An example of cunning is the way a racoon gets into a closed garbage can.
A cunning workman.
Tis beauty truly blent, whose red and white / Nature's own sweet and cunning hand laid on.
A cunning pet.
Origin of cunning
- Middle English present participle of connen to know from Old English cunnan gnō- in Indo-European roots
From American Heritage Dictionary of the English Language, 5th Edition
- From Middle English cunning, kunning, konnyng, alteration of earlier Middle English cunninde, kunnende, cunnand, from Old English cunnende, present participle of cunnan (“to know how to, be able to”), equivalent to con + -ing. Cognate with Scots cunnand (“cunning”), German dialectal könnend (“cunning”), Icelandic kunnandi (“cunning”). More at con, can.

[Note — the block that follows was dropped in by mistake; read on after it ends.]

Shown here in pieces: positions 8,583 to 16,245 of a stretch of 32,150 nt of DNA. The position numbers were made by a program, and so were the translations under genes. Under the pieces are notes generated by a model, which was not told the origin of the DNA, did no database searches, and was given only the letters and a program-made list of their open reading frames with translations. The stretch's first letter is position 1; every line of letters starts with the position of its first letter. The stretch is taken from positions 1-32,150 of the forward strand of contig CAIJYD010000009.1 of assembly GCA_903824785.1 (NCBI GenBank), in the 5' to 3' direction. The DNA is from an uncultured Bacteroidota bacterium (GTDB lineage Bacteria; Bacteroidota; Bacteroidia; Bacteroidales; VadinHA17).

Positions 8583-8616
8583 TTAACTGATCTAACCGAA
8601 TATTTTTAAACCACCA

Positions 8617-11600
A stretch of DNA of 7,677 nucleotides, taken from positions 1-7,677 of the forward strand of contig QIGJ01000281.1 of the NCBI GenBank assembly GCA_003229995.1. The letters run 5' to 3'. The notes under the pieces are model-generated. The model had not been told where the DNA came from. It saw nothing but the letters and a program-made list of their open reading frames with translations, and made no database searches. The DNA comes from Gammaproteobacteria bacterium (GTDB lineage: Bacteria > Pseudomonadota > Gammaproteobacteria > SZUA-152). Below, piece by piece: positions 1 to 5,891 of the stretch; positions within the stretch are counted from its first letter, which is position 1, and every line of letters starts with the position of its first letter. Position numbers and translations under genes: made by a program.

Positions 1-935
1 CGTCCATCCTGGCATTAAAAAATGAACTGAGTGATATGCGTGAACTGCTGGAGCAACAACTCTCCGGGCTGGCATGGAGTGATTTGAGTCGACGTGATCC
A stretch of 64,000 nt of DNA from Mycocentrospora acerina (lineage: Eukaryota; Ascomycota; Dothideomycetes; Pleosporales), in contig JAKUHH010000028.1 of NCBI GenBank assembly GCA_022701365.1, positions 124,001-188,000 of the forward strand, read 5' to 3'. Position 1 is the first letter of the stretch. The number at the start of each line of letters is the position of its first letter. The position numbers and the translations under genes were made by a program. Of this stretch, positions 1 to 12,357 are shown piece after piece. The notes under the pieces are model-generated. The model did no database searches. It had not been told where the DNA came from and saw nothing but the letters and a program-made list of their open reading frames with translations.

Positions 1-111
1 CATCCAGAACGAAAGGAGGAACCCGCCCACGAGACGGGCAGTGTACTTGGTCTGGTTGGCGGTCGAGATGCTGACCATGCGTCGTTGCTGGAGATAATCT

- From Middle English cunning, kunnyng, partially from Old English *cunning (verbal noun), from cunnan (“to know how to, be able to”); partially from Old English cunnung (“knowledge, trial, probation, experience, contact, carnal knowledge”), from cunnian (“to search into, try, test, seek for, explore, investigate, experience, have experience of, to make trial of, know”), equivalent to con + -ing.